And I consider myself really, really lucky that when people have needed to talk their own stuff out, they’ve reached out to me.

It takes a tremendous amount of bravery to say I’m not okay. Something’s wrong. It takes a tremendous amount of courage to admit that. And it takes a truly extraordinary person to listen and to love and to care. I’m lucky that I happen to know a whole lot of you extraordinary people. And I thank you for being you.

If you are someone who needs to, please talk this out. The suicide line in the US is 1-800-273-8255. I’ve never called myself, but I understand those folks are excellent at their job.

And if you’re one of those people who, like me, don’t spiral down that low but who still find themselves sometimes mired in that swamp. Talk it out anyways. Even when it sucks. Even when it’s really hard to say I am not okay. Find the right person to say it to, or the right forum to say it. Even when it’s hard. Because it is. It is really goddamned hard.

There’s something so terrifying about admitting weakness. Admitting to flaws within yourself. Exposing that to others. I really wish that saying “I’m depressed” was akin to saying, “Excuse me, but it appears I’m trapped in a swampy pond right now, and I’m having a hard time climbing to the surface. Is there any chance you would mind helping me out? Thank you ever so kindly.” Because that’s the truth of it. You aren’t weak. You are literally trapped somewhere that you don’t have total control over. Please: know that. Own that. Recognize that. You can’t figure out your escape plan until you know what you’re fighting against.

Depression fucking sucks. It really, really fucking sucks.

But I am really loved. And I’m okay now. And I’m so very grateful for that.

And as much as I know that I am loved, I would be willing to bet that you are, too.

ps: Here are some really excellent things worth reading, if you haven’t seen them already.

Hyperbole and a Half: Adventures in Depression

Medium.com: Not Everyone Feels This Way 

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34 thoughts on “Depression really sucks.

  1. Well. Hmmmm. It’s not just comedians. Not just writers. Or actors. Or famous people. Or infamous people. Or not. No. It’s everybody. You. Me. The lot. The human condition is pretty much shared by all of us who are human.

    Sad to say we all fall somewhere on that “depression” spectrum. And happily we also all inhabit the spectrum of joy. We are paradox.

    Nice piece. Reblogged. Happily 😛

  2. Reblogged this on a dog's breakfast and commented:
    “There’s something so terrifying about admitting weakness. Admitting to flaws within yourself. Exposing that to others. I really wish that saying “I’m depressed” was akin to saying, “Excuse me, but it appears I’m trapped in a swampy pond right now, and I’m having a hard time climbing to the surface. Is there any chance you would mind helping me out? Thank you ever so kindly.” Because that’s the truth of it. You aren’t weak. You are literally trapped somewhere that you don’t have total control over.”

    Oh yes.

  3. It’s not easy to deal with depression, or with our flaws. It’s hard to watch your reflection in the mirror and smile at it. But when we’re able to do it, then magic happens— then the balance get lost and you have to start it all over again.

  4. Thank you for writing this. It’s so sad that even though so many people suffer from depression, people are still hesitant to ask for help when they need it. I hope that the stigma ends and that we are able to openly talk about depression. It’s okay to feel sad and to admit it. No one is happy all the time, and we shouldn’t feel weak for being depressed.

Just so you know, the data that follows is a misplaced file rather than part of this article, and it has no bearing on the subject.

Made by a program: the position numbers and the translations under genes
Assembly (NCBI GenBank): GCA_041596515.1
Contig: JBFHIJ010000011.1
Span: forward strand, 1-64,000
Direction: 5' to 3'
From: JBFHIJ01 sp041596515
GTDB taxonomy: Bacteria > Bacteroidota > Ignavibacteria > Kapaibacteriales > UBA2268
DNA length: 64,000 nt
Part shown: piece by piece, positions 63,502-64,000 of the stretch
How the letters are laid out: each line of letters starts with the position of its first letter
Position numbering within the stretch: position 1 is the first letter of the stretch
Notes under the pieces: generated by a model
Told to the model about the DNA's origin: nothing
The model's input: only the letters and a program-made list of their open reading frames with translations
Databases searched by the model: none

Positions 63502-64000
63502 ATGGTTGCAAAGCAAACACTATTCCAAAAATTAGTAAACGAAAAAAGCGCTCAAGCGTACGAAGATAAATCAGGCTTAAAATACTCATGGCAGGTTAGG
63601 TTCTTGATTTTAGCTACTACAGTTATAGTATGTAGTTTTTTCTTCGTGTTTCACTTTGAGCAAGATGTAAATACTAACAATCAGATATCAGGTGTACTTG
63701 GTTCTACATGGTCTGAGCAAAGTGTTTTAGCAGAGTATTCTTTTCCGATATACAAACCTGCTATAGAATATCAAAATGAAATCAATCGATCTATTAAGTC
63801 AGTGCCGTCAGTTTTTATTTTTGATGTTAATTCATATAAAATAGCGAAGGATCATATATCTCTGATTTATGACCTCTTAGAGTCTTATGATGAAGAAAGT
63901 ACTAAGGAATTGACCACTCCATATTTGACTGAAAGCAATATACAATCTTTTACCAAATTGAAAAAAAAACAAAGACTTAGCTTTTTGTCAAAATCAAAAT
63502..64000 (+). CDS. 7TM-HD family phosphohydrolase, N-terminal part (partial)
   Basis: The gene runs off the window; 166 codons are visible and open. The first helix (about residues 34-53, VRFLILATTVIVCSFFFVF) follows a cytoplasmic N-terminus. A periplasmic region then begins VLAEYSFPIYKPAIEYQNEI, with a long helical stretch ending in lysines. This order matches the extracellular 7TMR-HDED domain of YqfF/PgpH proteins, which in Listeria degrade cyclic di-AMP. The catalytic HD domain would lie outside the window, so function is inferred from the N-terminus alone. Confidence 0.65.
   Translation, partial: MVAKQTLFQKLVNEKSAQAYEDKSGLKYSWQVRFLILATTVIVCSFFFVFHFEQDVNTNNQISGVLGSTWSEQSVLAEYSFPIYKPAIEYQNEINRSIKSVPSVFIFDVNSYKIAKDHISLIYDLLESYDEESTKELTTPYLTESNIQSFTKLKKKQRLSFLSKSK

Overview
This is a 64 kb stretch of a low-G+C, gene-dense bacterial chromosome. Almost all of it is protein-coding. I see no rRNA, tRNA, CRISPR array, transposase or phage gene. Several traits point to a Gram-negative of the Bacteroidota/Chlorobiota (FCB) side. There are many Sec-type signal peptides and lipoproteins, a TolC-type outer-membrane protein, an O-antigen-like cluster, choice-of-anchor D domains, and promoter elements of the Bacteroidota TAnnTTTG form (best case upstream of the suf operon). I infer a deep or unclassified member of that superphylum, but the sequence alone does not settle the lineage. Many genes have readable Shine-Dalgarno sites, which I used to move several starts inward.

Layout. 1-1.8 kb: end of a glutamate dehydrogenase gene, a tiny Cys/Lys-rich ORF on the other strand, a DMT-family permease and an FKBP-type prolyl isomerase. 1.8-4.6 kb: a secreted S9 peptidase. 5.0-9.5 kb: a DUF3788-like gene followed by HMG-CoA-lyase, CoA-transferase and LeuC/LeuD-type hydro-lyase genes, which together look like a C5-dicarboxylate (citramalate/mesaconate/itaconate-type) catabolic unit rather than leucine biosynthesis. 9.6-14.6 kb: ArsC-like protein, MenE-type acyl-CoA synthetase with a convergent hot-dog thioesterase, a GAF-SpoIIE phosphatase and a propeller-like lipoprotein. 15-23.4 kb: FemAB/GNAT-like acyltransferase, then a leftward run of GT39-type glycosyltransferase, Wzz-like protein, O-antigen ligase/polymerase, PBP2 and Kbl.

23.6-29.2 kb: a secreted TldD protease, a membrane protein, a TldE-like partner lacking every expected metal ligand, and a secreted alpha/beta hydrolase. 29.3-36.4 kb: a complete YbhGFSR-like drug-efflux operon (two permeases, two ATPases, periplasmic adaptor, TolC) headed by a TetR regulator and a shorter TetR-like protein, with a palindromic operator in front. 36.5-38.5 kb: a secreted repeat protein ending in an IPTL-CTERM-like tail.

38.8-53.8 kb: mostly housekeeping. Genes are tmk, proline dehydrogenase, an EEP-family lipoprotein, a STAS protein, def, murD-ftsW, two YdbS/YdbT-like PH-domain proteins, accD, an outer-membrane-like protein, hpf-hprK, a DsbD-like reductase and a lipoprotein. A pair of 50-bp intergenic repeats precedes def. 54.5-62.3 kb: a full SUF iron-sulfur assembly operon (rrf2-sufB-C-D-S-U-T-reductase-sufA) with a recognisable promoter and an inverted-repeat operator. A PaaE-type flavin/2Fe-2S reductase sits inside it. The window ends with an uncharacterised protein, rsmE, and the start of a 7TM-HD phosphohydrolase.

5. Isn’t it strange how often depression hits precisely when we have no reason to be sad, and in fact often every reason to be happy? It’s like you’re standing there looking at your life, thinking, “Wow, this is cool!” and during that moment of inattention a mugger sneaks up and whacks you.

    Thank you for writing this.

  6. Reblogged this on rachelmhamm and commented:
    This is very thought provoking. I also can relate to this a lot and quite enjoy the perspective. Generally the people who are able to help others the most.. The successful, the witty, the “confident” leaders are the very ones who face private battles all alone. Admitting you need help is in fact ||weakness|| to many people. Many people, like myself, see vulnerability as something truly beautiful because exuding it in the way most others can is just not a possibility. Being ||strong|| and in charge is more of a weakness than people seem to give it credit of being.

  7. I am from a family of artists, of comedians, of depressives, of workaholics. It’s in my blood and it is how I was raised. You are always afraid: if I don’t work, I will starve, if I don’t work I will fear starvation, if I have nothing to do I will be alone and worthless and afraid and miserable and worthless, etc.

    I am depressive, my worst time ever after many years of thinking I was mostly better was the year before last. I know all these realities you speak of.

    I hit bottom. I stopped working. I was away from my upbringing, community, and art. I discovered that you will be alone, you will be afraid, you won’t think you can make it, but you will. You will not starve, you will be supported, against all odds and you will survive.

    Even survival can suck. But so far, it’s worth it.

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  9. You are awesome, just plain awesome. I feel like you took the words right out of my own mouth. Knowing I am not the only one to feel this way…Thank you for your putting yourself out there.

  10. Thank you for writing this and sharing your story so others may be helped by it. I find my refuge in prayer and meditation and I’ve been to those dark places but I no longer dwell there.

  11. “I really wish that saying “I’m depressed” was akin to saying, “Excuse me, but it appears I’m trapped in a swampy pond right now, and I’m having a hard time climbing to the surface. Is there any chance you would mind helping me out? Thank you ever so kindly.” Because that’s the truth of it. You aren’t weak. You are literally trapped somewhere that you don’t have total control over. Please: know that. ”